I've been meaning to do this for a while. Then I did it. Then I was meaning to blog about it for a while. Which I'm doing now. Anyway, what I'm ranting about is my wish to try getting photos of high-speed splashes of water and milk. I've done this before, but I wanted to try again using the same lighting scheme as I did for my pictures of smoke. Although I don't have the setup shots here, I did take some, but you'll have to use your imagination for the moment. It's a very basic setup: a snooted Vivitar 285HV diagonally behind the water pointing towards it, and then opposite that, on the other side of the water, a piece of white card to reflect back some of the light. This gives a very 'low key' image, as the picture is outlined by light, but is mostly black. You'll see what I mean in a sec, if you don't already...
The actual taking of the photographs themselves is essentially a numbers game. I took about one thousand shots in total, as there is basically no way to tell whether a shot will be good or not until you look at the camera screen, and if you did that after every shot you'd go completely insane and throw the camera out the nearest window. So I put the camera on fine Jpeg and just let it fire away as I was making drops of various sizes. I'll outline quickly the process to get to this end result::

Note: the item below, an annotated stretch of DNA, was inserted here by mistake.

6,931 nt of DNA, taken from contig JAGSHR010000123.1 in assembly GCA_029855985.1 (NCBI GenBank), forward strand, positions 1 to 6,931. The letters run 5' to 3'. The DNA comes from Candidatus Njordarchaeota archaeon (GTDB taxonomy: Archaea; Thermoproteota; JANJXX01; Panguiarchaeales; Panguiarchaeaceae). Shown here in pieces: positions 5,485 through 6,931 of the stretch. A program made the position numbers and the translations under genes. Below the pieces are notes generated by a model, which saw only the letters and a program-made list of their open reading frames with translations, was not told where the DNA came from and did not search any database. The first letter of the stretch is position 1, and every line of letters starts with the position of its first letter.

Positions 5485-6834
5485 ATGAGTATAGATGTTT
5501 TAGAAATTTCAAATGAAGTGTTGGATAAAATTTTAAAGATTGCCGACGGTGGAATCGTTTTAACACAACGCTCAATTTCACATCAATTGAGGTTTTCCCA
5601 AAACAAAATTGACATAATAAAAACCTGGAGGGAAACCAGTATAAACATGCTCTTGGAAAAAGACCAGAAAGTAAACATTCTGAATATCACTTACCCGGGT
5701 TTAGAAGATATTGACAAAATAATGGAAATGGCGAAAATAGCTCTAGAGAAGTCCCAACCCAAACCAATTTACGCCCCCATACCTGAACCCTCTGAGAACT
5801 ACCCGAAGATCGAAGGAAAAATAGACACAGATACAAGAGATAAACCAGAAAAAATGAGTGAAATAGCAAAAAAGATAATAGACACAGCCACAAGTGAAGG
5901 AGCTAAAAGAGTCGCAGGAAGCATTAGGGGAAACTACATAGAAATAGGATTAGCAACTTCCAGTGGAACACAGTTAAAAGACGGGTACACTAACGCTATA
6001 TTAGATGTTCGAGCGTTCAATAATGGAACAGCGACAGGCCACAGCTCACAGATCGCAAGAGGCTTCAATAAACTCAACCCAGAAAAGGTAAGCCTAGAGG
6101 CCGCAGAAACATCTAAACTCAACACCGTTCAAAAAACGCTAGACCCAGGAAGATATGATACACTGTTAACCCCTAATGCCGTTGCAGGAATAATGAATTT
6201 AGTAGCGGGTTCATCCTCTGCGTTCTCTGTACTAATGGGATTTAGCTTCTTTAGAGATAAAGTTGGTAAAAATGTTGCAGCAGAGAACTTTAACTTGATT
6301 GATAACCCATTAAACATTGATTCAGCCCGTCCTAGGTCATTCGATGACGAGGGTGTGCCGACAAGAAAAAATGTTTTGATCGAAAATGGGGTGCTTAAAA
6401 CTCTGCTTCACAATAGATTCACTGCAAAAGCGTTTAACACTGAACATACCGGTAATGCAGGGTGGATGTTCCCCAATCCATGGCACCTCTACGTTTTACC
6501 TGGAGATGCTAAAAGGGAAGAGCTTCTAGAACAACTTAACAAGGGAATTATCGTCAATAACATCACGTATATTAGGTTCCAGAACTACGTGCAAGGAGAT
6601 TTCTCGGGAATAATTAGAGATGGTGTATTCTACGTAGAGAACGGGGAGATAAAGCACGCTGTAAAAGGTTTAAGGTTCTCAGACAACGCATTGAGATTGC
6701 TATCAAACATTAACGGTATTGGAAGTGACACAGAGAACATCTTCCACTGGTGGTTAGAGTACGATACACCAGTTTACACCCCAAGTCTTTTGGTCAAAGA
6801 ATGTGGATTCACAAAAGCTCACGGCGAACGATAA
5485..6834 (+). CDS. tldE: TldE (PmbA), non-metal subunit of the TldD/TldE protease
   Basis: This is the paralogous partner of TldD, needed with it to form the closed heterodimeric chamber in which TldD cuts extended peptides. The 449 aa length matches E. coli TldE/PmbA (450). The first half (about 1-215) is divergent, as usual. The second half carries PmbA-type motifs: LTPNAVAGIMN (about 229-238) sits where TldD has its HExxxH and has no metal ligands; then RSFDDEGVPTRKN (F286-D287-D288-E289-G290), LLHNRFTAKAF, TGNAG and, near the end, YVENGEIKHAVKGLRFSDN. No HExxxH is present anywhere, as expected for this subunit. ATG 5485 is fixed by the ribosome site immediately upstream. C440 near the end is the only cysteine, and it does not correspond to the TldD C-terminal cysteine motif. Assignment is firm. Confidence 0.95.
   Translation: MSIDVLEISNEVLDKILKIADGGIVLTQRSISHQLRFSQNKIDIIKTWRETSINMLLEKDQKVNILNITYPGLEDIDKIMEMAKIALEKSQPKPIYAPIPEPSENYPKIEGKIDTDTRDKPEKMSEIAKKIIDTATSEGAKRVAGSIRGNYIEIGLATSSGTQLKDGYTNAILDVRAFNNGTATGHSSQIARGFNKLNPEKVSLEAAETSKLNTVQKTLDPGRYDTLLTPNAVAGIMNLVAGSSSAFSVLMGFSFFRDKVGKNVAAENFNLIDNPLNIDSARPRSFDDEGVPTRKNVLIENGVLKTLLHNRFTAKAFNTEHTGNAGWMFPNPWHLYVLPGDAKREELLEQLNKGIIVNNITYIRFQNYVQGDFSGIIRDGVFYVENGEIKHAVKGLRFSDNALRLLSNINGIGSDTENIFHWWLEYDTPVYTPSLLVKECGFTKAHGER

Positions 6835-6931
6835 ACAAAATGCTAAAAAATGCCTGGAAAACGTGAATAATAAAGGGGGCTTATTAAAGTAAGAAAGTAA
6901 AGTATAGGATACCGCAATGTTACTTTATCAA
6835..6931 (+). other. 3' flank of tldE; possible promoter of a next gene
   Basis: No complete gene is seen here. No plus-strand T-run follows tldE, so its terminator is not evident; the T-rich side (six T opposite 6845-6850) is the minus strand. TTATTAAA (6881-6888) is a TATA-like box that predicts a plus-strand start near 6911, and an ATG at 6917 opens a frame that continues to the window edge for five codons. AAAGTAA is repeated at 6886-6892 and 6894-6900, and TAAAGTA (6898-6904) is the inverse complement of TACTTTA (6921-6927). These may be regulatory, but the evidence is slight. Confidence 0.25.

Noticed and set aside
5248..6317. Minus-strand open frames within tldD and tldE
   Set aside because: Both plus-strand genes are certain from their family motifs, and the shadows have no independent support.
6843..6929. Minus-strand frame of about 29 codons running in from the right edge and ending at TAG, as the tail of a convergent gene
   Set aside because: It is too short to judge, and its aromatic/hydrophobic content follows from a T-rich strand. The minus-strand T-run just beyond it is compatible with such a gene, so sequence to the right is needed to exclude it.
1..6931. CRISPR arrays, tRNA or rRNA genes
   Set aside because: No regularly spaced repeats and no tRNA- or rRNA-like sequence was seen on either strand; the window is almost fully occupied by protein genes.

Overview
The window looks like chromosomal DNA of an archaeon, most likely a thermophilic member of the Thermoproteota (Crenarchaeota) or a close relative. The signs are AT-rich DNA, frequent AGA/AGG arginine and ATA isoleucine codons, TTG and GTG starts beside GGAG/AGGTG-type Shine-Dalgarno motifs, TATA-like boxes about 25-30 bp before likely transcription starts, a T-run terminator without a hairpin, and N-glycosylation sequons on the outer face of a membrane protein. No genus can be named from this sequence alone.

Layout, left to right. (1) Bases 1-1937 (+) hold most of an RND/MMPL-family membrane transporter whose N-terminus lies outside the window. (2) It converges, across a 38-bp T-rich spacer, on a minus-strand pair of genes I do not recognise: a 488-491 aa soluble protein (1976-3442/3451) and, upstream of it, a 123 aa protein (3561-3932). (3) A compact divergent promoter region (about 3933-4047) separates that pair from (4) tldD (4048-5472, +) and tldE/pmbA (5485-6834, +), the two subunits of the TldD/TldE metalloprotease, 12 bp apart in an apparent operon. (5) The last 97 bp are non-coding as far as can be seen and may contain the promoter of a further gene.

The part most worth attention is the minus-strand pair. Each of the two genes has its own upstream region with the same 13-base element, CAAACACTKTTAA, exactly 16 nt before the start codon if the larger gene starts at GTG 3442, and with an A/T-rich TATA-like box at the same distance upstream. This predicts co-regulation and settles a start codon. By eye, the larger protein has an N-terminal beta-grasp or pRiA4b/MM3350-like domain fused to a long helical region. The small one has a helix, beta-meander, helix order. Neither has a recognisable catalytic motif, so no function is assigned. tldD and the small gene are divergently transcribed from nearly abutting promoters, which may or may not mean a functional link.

First you need to have a container for the water into which the drops will fall. A glass does the job just fine here. It's also a good idea to have another container (a shallow bowl, say) under the glass to catch all the water - saves cleaning up afterwards which is always good!
The next thing you need is to set up your camera. It needs to be on a tripod because you will be prefocusing and then switching to manual, and the camera cannot move while this is happening or else everything will be blurry. So set up your camera and tripod fairly low, so that the camera is pretty much in line with the top of your glass. I use a Nikon D50, which works pretty well, although I could have done with something with a faster frames-per-second. You definitely need a DSLR for this, as you will need to manually focus. I also used a macro lens, the Sigma 105 f2.8, but you don't necessarily need a dedicated macro lens - one with a decent close focusing distance will do.